Thursday, September 30, 2010

Red Powder Puffs


The powder puffs in the back yard are blooming now.  They will show off their pretty flowers until next spring, unless a hard freeze burns them to the ground, like one did last winter.  I thought for sure we had lost all our bushes, but a few months later, they re-emerged from their roots and are looking as pretty as ever.

 The bees and butterflies love red powder puffs...
 I had some trouble shooting this one because it wouldn't cooperate and stop fluttering its wings!  It flew from one flower to another.  I think it drank from every single blossom before moving on.


Red Powder Puffs along the garden path

I just read that red powder puffs are easy to propagate, either by seed or cutting.  I think  I will collect some  seeds and cuttings to plant some more and give them away as presents.


Wednesday, September 29, 2010

Dinner from my Garden


Once in a while, I read of people who are producing all or most of their vegetables.  I am in awe of them.  Tonight, I think I managed to make dinner with most of the vegetables coming from our garden - sweet potatoes, eggplant, and basil.

Remember our sweet potato harvest?  Well, last Saturday, Don harvested some more.  I also picked four pounds of eggplant, and basil - enough for two batches of Eggplant Parmesan.  The eggs were from our chickens too!

I thought sweet potatoes for dinner would go well with my Easy Eggplant Parmesan, and they did.  I baked them in a 450 degree oven, wrapped in foil, for about 45 mintues.  We split them open and put butter and extre-sharp cheddar cheese.  I'd never eaten them like that before.  They were wonderful, and the combination of Eggplant Parmesan and sweet potato was a nice discovery.

I've made Eggplant Parmesan several times before, but it has been slow and tedious.  So, this time I decided to experiment and simplify.  I was worried until I tried the results and heard the good reviews from the rest of the family. I can't believe I went through all that trouble in the past - salting, draining, slicing...  Here's the fast and easy way.

Eggplant Parmesan - Fast & Easy

2 medium eggplant (about 1 pound)
1/2 cup all-purpose flour
2 large egg
1cup panko bread crumbs
1 1/2 cup grated Parmesan cheese
Salt and pepper
2 jars of your choice spaguetti sauce - I used Newman's Own
1/2 cup chopped fresh basil 
1 cup shredded provolone or mozzarella cheese

Cut eggplant into 1/2 inch dice. Place flour in shallow dish. Beat egg in second shallow dish. Combine bread crumbs, 1⁄2 cup Parmesan, 1⁄2 teaspoon salt, and 1⁄2 teaspoon pepper in third shal- low dish. Coat eggplant  lightly with flour, dip them in egg, and dredge in bread-crumb mixture, pressing to adhere.

Heat oven to 450 degrees. Heat 1⁄2 cup oil in large nonstick skillet over medium-high heat until shimmering. Cook eggplant in three batches until lightly browned. Add more oil between batches, as needed. Transfer to 9x13 baking dish and bake until eggplant is tender and deep golden brown, 12 to 15 minutes.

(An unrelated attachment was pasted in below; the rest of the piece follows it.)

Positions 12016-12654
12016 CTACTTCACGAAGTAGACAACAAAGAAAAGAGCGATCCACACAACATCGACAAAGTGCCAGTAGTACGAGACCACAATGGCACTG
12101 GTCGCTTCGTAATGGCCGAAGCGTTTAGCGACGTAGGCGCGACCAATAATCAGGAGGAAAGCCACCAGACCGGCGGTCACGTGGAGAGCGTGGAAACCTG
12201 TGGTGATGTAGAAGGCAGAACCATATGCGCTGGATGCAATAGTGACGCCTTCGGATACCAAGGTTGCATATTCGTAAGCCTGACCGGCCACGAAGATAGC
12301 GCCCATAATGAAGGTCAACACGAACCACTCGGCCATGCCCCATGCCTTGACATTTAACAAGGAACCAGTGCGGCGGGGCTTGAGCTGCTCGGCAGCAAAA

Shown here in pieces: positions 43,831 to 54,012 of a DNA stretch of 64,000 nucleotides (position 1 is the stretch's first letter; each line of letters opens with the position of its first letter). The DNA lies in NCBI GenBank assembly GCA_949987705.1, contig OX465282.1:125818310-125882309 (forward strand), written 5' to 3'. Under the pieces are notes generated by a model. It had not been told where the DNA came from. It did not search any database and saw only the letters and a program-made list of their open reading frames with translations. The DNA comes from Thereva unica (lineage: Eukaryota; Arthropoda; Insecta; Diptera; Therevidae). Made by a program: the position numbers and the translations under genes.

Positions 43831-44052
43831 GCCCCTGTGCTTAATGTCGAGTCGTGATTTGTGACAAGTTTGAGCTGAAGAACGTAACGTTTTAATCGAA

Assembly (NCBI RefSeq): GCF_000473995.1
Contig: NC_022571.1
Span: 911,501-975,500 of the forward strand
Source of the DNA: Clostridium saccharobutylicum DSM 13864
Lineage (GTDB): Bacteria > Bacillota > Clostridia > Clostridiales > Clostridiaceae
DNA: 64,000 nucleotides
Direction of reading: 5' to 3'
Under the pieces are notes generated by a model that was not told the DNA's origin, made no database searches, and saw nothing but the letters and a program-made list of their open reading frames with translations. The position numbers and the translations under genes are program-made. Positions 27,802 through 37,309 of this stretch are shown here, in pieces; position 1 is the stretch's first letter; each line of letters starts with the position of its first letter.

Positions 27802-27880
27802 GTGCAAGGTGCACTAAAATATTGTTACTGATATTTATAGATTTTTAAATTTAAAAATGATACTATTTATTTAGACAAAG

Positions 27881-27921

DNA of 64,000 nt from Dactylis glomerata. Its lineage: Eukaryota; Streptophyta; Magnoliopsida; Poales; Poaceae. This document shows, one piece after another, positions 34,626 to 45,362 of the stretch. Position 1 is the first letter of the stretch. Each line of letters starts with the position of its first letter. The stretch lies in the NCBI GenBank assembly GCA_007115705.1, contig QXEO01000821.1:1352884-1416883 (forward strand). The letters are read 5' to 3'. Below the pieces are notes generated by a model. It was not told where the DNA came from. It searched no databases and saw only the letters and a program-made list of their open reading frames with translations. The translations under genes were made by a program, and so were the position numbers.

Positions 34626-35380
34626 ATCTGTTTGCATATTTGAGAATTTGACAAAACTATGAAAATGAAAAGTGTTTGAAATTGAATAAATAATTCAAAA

Heat the sauce and add chopped basil.  Combine remaining Parmesan and provolone or mozzarella in medium bowl. Top browned eggplant with spaguetti sauce, then cheese mixture, and bake until cheese is melted.  Enjoy!

Wordless Wednesday - Fall Mushrooms


A fallen branch in the back yard...

Linking with Wordless Wednesday

Sunday, September 26, 2010

Last Weeks' Harvest


We had a nice harvest week last week.  Our foot-long beans are growing and in need of support.  I made some soup with them, and they were outstanding!  I am definitely planting lots of these in the spring.  Okra is still producing well - 4 lbs. in all last week.  Eggplant is back - 3 lbs., which meant a double batch of eggplant parmesan for Sunday dinner.  We are now getting an egg a day from the spring chickens, so I think we have two laying at the moment.  We also have been getting about one ripe fig per day from the fig tree we planted last year.  We have been digging sweet potatoes out, and there are still lots more to be had from the third bed.  We have copious amounts of basil.  Cook's Country had an issue this summer with several recipes calling for lots of basil - Minestrone Soup, Eggplant Parmesan, and Pizza...  I've made all but the soup, which I have planned for tomorrow!

  
Linking with:
Monday Mosaic
Harvest Monday
Tuesday Harvest Party

Friday, September 24, 2010

Beasties on my Okra!


 So, I went out early this morning to harvest the okra bed, and I found this plant's flower buds covered with aphids...  I quickly got a bucket of soapy water to spray the plants down with.  I'm hoping this will do the trick.  They appeared to be on only one of the plants.


... and I've learned that where there are aphids and ants, there are lizards.  If only they would eat all the aphids off my plants. 


The garden is really suffering under the onslaught of bugs right now.  I'll be out there this evening spraying with Neem oil and making some of my organic pesticide to spray in the morning.

I saw that disapproving look Mr. Lizard; it is time to move on!


Linking with Fertilizer Friday!

Thursday, September 23, 2010

Full Moon